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Tax planning and divorce

Thursday, February 22, 2018

Almost half of all American marriages end in divorce. But like most other life-altering events, there are still tax consequences. Financial planning for the tax consequences associated with property division should take place well before the decree is issued.

A spouse should address the designation of beneficiaries or the person who receives their money after death from a 401(k), pension plan or other qualified retirement plan. Normally, the spouse was named as a beneficiary many years ago after a very short time of reflection.

After divorce, a spouse may want most any other person to receive this. However, the person designated as beneficiary overrides any other person named in a will or other legal document. In other words, a former spouse designated as a beneficiary could receive this money instead of a current spouse or the children under federal law.

Next, divorce can erase any capital gains tax advantage associated with the sale of a house. The exclusion is $250,000 for an individual or $500,000 for the couple.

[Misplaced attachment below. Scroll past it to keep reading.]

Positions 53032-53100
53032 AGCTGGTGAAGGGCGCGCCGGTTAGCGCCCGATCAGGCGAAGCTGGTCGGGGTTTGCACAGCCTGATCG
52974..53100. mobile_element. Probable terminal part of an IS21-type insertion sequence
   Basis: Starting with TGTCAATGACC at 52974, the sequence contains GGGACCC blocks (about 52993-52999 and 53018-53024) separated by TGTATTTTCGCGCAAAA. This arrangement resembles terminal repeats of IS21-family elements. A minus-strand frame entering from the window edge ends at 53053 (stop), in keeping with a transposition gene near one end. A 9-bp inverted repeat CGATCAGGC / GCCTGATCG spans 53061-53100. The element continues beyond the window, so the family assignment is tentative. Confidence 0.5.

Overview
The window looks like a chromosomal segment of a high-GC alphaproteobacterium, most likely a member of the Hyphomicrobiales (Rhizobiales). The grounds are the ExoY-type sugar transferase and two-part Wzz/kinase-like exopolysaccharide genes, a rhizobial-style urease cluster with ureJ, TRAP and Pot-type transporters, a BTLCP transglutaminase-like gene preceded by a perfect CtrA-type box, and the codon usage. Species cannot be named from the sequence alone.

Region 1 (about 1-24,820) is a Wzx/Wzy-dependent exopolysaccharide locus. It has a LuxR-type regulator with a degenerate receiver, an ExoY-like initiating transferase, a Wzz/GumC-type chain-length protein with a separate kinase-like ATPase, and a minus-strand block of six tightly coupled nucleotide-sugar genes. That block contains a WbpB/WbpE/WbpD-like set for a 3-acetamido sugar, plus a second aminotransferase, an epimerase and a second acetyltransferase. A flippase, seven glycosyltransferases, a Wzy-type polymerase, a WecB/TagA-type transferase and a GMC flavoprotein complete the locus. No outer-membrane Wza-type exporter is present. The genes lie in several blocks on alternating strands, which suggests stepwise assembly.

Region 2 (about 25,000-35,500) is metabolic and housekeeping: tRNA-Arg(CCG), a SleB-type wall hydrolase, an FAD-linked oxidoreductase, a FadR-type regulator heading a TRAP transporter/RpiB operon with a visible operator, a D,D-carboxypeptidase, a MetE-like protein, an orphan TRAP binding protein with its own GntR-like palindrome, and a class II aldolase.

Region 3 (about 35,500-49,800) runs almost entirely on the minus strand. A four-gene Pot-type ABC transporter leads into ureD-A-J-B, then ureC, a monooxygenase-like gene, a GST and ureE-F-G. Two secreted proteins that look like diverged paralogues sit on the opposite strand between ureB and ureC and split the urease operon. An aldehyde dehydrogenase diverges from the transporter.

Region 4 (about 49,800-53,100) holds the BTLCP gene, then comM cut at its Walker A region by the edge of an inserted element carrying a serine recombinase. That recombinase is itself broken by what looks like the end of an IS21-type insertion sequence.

If a house was purchased for $200,000 and is sold for $1 million, there is capital gains tax for the $800,000 difference between the sale and purchase prices. If the couple is married at the time of sale, they are eligible for the $500,000 tax exclusion instead of the $250,000 exclusion for one former spouse.

Selling the house after divorce is identified as a $550,000 taxable profit taxable at 20 percent for capital gains which has a tax liability of $110,000. However, selling the house before divorce excludes the first $700,000 comprised of the $200,000 purchase price and the $500,000 exclusion for the couple. This leaves a tax liability of only $60,000.

The couple had to live in the house for two of the five years before the sale. There may be an additional three years allowed for the couple even if they do not live in the house if they are not divorced.

If one spouse keeps the house, an equal division is unwise because of the property's tax liability if the house increased in value. Taxes cover the entire sale price of the house which may be higher than its value when it was divided.

An attorney can help deal with these divorce legal issues. A lawyer may also assure that a spouse can pursue reasonable options following the end of a marriage.

Source: San-Antonio Express News, "Tax strategies in divorce," By Michael Taylor, Aug. 21, 2017

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